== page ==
Since DC Comics sold thousands and thousands of issues with their Infinite Crisis super-crossover, universe-altering event a few years ago, comic publishers haven’t been able to get these sorts of stories out fast enough. I for one think these sorts of ideas rarely are successful, but with the conclusion to The Sinestro Corps War, I may have to adjust my thinking a bit.
The premise of the series is pretty straightforward. Former Green Lantern Sinestro forges hundreds if not thousands of yellow power rings that are powered by fear, much as the Green Lantern rings are powered by willpower. Bent on subjecting the multiverse to order with the threat of harm, Sinestro and his people set off to make it happen. I talk a bit more about the premise here, where I reviewed the first volume.
In the second half we see the inevitable tide turning against the villains and for our heroes, though Johns does an excellent job with that victory seeming anything but certain and in many ways pyrrhic. The green power rings are unable to be used in order to kill another living thing, but the Guardians decide to remove this restriction in order to ensure the victory over Sinestro. This has all sorts of fallout for future stories, especially the idea that sometimes men and women fighting for good must take a life in order to preserve the greater good. It’s something police officers struggle with each day, so it is obviously more believable a scenario than the previous ‘we’d never kill anyone, we are the good guys’ scenario that has been the case up until now.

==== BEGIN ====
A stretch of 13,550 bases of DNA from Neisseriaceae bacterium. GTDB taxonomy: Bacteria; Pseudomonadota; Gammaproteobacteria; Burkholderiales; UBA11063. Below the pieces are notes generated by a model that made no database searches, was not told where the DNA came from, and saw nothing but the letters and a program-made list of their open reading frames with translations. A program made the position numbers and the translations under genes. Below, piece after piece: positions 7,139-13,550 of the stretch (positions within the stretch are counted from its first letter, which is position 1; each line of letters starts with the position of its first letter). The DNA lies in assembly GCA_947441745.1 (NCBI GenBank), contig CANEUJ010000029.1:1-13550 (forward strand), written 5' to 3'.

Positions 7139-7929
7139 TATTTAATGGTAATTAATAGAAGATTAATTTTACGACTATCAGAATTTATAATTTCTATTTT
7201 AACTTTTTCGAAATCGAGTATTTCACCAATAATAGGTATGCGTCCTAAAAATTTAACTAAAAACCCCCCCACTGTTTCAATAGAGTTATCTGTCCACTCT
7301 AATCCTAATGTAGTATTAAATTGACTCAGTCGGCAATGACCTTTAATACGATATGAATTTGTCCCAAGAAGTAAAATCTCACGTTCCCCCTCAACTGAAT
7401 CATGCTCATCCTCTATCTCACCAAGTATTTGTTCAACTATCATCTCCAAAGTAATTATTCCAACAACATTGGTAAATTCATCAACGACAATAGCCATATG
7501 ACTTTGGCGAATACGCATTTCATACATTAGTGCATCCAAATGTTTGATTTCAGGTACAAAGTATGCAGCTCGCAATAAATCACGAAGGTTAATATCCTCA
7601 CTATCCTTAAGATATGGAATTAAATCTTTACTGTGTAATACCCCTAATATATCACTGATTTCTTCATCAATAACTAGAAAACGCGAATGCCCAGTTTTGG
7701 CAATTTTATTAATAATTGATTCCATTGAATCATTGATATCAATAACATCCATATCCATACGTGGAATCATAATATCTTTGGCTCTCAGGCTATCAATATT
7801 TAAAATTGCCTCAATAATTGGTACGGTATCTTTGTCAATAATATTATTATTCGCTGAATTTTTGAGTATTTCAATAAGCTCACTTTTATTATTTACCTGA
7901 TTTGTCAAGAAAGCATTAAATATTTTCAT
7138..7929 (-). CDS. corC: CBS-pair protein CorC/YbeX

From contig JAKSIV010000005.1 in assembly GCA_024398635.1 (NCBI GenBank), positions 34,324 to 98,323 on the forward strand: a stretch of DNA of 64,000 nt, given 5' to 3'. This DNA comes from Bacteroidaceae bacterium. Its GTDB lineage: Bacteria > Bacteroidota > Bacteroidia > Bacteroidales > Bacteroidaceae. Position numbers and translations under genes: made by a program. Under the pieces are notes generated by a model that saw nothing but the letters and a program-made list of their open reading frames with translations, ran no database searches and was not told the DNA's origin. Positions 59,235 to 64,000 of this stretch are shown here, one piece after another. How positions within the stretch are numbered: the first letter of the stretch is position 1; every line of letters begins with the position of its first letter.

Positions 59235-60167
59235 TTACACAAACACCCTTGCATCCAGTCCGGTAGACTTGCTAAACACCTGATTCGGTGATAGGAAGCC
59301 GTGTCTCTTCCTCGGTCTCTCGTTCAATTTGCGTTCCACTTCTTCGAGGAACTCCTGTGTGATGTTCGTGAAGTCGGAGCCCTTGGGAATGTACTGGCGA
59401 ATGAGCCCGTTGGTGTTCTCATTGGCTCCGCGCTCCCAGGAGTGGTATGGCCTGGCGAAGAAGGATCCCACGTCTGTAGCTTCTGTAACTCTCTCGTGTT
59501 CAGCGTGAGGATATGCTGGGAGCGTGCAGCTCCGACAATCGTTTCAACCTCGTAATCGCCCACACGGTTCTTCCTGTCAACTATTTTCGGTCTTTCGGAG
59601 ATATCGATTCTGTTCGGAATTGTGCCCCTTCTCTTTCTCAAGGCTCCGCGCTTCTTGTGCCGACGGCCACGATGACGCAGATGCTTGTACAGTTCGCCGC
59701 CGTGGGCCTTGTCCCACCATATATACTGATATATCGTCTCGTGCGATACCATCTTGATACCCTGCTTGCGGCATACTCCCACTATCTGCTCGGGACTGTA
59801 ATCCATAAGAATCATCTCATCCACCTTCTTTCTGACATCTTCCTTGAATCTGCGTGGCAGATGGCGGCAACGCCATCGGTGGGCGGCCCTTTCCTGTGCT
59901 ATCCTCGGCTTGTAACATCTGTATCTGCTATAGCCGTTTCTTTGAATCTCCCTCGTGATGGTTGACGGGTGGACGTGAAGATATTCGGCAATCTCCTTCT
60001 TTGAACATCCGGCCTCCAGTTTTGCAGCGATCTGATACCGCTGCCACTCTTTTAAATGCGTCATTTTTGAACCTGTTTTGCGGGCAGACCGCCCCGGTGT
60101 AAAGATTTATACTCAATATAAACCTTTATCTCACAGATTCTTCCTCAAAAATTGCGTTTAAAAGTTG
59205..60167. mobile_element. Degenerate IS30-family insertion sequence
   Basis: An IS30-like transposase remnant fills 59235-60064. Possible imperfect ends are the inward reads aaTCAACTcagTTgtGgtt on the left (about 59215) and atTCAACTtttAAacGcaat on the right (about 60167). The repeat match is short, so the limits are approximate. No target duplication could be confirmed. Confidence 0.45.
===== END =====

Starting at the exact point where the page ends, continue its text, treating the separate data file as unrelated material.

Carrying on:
But the most groundbreaking changes are to the entire mythos of the Green Lanterns. An ancient prophecy foretells the rising of all sorts of other Corps marked by different colors of the rainbow spectrum. Instead of just green and yellow, we witness the birth of the Blue Lantern Corps, powered by hope, and the beginnings of an orange, sapphire, red, and even black corps to come in the future. This is all playing itself out in the monthly issues, yet I am content to wait until the various collections are released to get the whole story.
Despite my praise, the collection does have some flaws. First of all, it’s likely inevitable that such a big story would drag in some places and move much too quickly over others. A few plot points seem to be dropped, and certain characters, which may be familiar from other series or the expanded universe, aren’t contextualized. And let me also say that since Galaxy Quest already covered this, it is no longer cute to have a superhero battle crash into a comics convention. As in the first volume, Ivan Reis’s artwork is detailed and fantastic, but this attention to detail can make it difficult to make sense of some of the more complex scenes difficult to parse for the important things.
Yet what really makes this a successful crossover event is not only the creation of the other Corps, but the fact that such a crossover was limited to the extended Green Lantern universe. As the fight moves to Earth, we see heroes such as Superman and Batman fighting alongside the Green Lanterns as makes sense, but Johns is careful to make them so peripheral as to be almost superfluous. Could DC have sold some extra books by tying in some of these battles to their lesser selling titles? Of course, but that would have diluted and perhaps corrupted what came off as an excellent event.
Now if I can just keep myself from buying a Blue Lantern t-shirt until I read a story that expands on their new mythos even a little bit…